SINGAPORE: A Singapore TikTok user was very surprised to learn that based on the Health Promotion Board (HPB) grading system for drinks, Coke is healthier not only than a 100plus, an isotonic sports drink, but also Milo, which has long been promoted as a healthy beverage, especially for children.
The video from Almightyalicia or lish, shows a Coke with a grade of B, a 100plus with a grade of C, and a Milo with the unhealthiest grade of all, a D. She captioned it “I want to live in my delusion pls🙏🏻 HPB dont expose the truth bc it HURTS 🥲”
I want to live in my delusion pls🙏🏻 HPB dont expose the truth bc it HURTS 🥲
However, it seems not all Milo and Coke products are created equal when it comes to Nutri-Grade ratings. A check on the website of NTUC Fairprice shows that in other forms, the grades Milo and Coke got were the other way around, with Milo getting a B and Coke getting a D.
On the Nutri-Grade A and B Packaged Drinks List online from www.healthhub.sg, Coke drinks with lower sugar content get a B rating.
And most Milo drinks do get a B, except for Milo 3-in-1, which gets a D listing.
Lish’s video has since been viewed over 93,000 times, with commenters eager to weigh in on the matter.
Some made a joke of the ratings.
“Rating refer to d taste, A=average B=better C=can make it D=delicious,” quipped one netizen.
And lish wrote in a comment that even with the rating, she’ll still stick to Milo. “It’s ok, even if it is D, ill live in the D-lusion that it is B.”
“They stick the sticker wrongly la,” wrote another.
One TikTok user seemed puzzled, writing, “thought coke is always people say most unhealthy drink but is B ?”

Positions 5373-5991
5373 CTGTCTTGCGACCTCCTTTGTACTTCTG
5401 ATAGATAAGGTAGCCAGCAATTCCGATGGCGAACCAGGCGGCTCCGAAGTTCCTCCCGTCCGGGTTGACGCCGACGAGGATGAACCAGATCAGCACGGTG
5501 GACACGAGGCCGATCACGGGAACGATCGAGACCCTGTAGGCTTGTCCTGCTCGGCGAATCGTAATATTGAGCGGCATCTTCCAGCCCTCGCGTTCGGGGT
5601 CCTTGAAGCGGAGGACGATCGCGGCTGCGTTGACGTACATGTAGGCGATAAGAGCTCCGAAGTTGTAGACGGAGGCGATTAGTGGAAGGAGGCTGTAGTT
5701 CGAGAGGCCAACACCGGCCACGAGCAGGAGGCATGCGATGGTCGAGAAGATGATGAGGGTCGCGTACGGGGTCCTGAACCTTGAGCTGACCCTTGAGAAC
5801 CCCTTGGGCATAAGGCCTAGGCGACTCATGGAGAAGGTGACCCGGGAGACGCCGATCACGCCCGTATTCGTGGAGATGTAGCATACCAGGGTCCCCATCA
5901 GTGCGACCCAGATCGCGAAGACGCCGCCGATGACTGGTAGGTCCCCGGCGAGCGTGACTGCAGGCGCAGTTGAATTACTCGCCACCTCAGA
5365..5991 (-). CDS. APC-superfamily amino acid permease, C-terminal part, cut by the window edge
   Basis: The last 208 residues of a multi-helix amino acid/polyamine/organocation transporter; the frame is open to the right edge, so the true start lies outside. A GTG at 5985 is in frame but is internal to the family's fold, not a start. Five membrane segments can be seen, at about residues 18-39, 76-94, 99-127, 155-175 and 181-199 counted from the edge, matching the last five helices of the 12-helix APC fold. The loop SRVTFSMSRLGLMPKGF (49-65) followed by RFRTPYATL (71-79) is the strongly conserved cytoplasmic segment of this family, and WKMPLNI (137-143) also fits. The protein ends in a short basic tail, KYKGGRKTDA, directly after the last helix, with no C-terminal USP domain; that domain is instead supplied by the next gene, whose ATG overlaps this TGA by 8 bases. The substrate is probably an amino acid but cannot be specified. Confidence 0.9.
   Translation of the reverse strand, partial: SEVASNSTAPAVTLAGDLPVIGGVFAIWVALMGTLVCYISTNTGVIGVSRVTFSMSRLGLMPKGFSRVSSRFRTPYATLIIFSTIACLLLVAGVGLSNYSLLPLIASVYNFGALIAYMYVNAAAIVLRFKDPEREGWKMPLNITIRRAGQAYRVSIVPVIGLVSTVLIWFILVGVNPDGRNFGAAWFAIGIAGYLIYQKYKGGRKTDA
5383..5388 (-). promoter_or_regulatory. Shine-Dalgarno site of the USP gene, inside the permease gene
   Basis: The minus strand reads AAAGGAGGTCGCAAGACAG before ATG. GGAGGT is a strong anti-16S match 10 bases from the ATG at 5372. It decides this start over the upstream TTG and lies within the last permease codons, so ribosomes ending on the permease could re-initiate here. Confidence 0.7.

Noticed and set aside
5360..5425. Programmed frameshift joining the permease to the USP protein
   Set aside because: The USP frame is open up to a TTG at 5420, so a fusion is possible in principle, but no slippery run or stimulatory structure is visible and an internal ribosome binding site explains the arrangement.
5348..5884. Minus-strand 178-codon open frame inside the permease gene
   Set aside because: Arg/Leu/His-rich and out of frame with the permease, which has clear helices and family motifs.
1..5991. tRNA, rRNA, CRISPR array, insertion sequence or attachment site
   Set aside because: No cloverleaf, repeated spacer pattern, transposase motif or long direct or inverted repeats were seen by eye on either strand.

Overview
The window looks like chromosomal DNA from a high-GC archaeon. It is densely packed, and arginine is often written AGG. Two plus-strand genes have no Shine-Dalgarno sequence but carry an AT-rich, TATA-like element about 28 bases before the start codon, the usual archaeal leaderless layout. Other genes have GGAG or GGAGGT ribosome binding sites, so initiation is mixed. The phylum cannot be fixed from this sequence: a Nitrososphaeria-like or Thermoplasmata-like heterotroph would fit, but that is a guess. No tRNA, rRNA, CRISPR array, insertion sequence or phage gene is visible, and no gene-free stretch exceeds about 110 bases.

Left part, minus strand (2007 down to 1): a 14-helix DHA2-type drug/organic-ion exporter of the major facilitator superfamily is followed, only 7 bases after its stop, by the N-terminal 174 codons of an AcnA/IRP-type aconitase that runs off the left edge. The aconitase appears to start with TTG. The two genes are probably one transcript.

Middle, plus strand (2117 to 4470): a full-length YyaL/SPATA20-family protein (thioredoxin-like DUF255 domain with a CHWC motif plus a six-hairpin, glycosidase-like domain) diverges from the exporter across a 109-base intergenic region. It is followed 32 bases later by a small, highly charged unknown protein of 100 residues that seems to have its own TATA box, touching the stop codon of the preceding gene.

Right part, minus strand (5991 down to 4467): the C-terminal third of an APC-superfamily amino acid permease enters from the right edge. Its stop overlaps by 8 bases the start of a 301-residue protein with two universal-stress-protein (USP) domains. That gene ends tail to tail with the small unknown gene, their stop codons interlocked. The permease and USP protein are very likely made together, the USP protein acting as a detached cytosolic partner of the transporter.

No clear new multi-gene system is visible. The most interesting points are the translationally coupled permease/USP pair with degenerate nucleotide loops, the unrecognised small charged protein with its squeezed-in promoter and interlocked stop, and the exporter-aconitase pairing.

But others pointed out that sugar content is a big part of HPB’s ratings.
In explaining the need for such measures as the Nutri-Grade rating system, HPB wrote, “Diabetes is a serious health concern in Singapore. The number of Singapore residents with diabetes is projected to reach one million by 2050, if nothing is done. In response to the significant health and societal burden posed by diabetes, MOH launched the War on Diabetes in 2016 to mobilise a whole-of-society effort to tackle the disease.
High sugar intake is linked to increased risk of obesity and diabetes. A 2021 local meta-analysis which included studies on Asian populations found that higher consumption of sugary beverages was associated with a 51 per cent higher risk of diabetes, compared to lower consumption.
Singaporeans are consuming on average twelve teaspoons (or 58g) of sugar daily. More than half of Singaporeans’ daily sugar intake comes from beverages, of which pre-packaged beverages contribute 64 per cent and freshly prepared beverages contribute 36 per cent. More needs to be done to further reduce Singaporeans’ sugar intake.” /TISG
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